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Aug 13 2018

Dunning Kruger Effect and Anti-Vaccine Attitudes

One of the persistent themes of this blog is that expertise matters. This is not to say the experts are always right (sometimes they disagree with each-other), and there is also a range of expertise, and different kinds of experts can have different biases and blind spots. But all things considered, someone who has formal expertise on a specific topic is likely to know much more about that topic than someone who has read about it on the internet.

Further, most people underestimate the amount of knowledge that exists on a topic, and therefore the vast gulf of knowledge that exists between them and the experts. In fact, the more someone knows about a topic the more they understand how much is known, and the more humble they tend to be with respect to their own knowledge. The flip side of this – people who know little tend to overestimate their relative knowledge – is an established psychological phenomenon known as the Dunning-Kruger effect.

Operationally Dunning and Kruger found in their study that the lower someone performed on a test of knowledge, the greater the gap between their perceived knowledge and performance and their actual performance. At around the 80th percentile and above, people tend to underestimate their relative knowledge. Below that point they tend to increasingly overestimate it, and everyone thinks they are above 50%.

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Mar 06 2018

The False Flag Delusion

Published by under Conspiracy Theories

Recently Robert Ussery, 54, who founded conspiracy website Side Thorn, and his partner Jodi Mann, 56, were arrested for harassing parents who lost a child in the mass shooting that took place at First Baptist Church in Sutherland Springs on Nov. 5, 2017.

Last year Florida Atlantic University professor James Tracy was fired from his job, and lost his law suit to get his job back, for harassing the parents of children killed in the Sandy Hook massacre. Tracy believes the event was a hoax, and the parents just “crisis actors.”

The courageous high-school students from Parkland, Florida who decided to turn their tragedy into activism have been rewarded by also being accused of being fakes.

This is now a regular feature of mass shootings – after the tragedy survivors will be harassed by conspiracy theorists who believe they are part of some government hoax, a false flag operation. Such accusations are nothing new, but they have seemed to reach a new level and are now a regular part of the cultural landscape.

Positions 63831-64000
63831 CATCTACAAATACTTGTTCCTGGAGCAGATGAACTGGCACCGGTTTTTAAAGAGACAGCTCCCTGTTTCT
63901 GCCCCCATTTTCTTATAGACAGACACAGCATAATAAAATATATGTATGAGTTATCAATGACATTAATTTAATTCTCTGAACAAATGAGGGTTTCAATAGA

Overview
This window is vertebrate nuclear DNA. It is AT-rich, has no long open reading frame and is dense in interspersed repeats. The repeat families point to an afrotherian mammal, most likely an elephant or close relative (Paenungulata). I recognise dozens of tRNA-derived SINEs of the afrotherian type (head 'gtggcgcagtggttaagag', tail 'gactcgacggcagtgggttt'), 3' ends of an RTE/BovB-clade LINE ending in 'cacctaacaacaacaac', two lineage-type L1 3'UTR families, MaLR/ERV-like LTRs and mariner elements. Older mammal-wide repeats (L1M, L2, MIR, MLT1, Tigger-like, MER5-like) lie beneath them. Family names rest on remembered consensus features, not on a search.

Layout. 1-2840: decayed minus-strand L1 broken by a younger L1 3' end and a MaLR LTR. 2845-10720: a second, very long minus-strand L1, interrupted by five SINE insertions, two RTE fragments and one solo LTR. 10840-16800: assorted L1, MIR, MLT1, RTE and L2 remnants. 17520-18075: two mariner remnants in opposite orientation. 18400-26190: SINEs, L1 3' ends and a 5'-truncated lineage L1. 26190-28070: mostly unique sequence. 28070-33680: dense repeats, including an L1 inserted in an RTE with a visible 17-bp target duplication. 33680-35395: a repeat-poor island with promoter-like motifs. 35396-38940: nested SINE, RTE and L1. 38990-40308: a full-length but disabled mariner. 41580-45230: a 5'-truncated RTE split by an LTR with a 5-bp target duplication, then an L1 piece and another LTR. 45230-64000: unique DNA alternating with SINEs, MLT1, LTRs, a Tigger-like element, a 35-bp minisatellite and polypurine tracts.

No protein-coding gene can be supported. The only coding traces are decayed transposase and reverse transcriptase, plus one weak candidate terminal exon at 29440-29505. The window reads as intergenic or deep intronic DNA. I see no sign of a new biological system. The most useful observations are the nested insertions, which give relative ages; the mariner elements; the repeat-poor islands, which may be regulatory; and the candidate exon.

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Feb 13 2018

New California Initiative – Crank Magnetism in Action

Being involved in skeptical activism for over two decades does provide some perspective. One phenomenon I have noticed is that most pseudosciences and weird belief systems are, at their core, the same. Sure, the details vary, but the underlying errors in logic and thinking are the same. Essentially people make the same mistakes over and over again.

This, in fact, was the original motivation for developing a list of common logical fallacies. We kept encountering the same poor logic time and again and wanted to address the underlying cognitive errors. This is why scientific skepticism is so heavily involved with metacognition – thinking about thinking. There are thousands of fake medical claims out there, for example. Debunking every one is an endless game of whack-a-mole. Better to understand and address the underlying flaw in logic and method that leads to all the medical nonsense.

More recently this phenomenon has been dubbed, “Crank magnetism.” This is the closely related notion that people who believe on type of pseudoscience tend to believe multiple types – they tend to attract each other. The cause of this seems obvious – if your method is flawed, you will achieve the same flawed results over and over.

There may also be different flavors of crank magnetism, although there is a lot of overlap also. For example, there are conspiracy theorists who believe every conspiracy, there are spiritual true-believers who are prone to believing anything mystical, and there are “nature is best” fanatics who are vulnerable to marketing anything as “natural” and fearmongering about “the chemikilz.”

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Oct 31 2017

Conspiracy Thinking and Epistemology

Published by under Conspiracy Theories

UFOconspiracyJust last week I discussed a study looking at the correlation between belief in conspiracy theories and hyperactive pattern recognition. The quick version is this – belief in false patterns (such as bizarre conspiracy theories) results from a tendency to detect false patterns and a lack of filtering out those detections. The question for psychologists is, how much of an increased tendency to believe grand conspiracies is due to increased pattern recognition and how much is due to impaired reality testing? My assumption would be that both are involved to varying degrees in different people. The study found that there is a correlation between conspiracy beliefs and pattern recognition – which supports that hypothesis, but does not refute the role of decreased reality testing or other variables, such as culture, ideology, and self-esteem.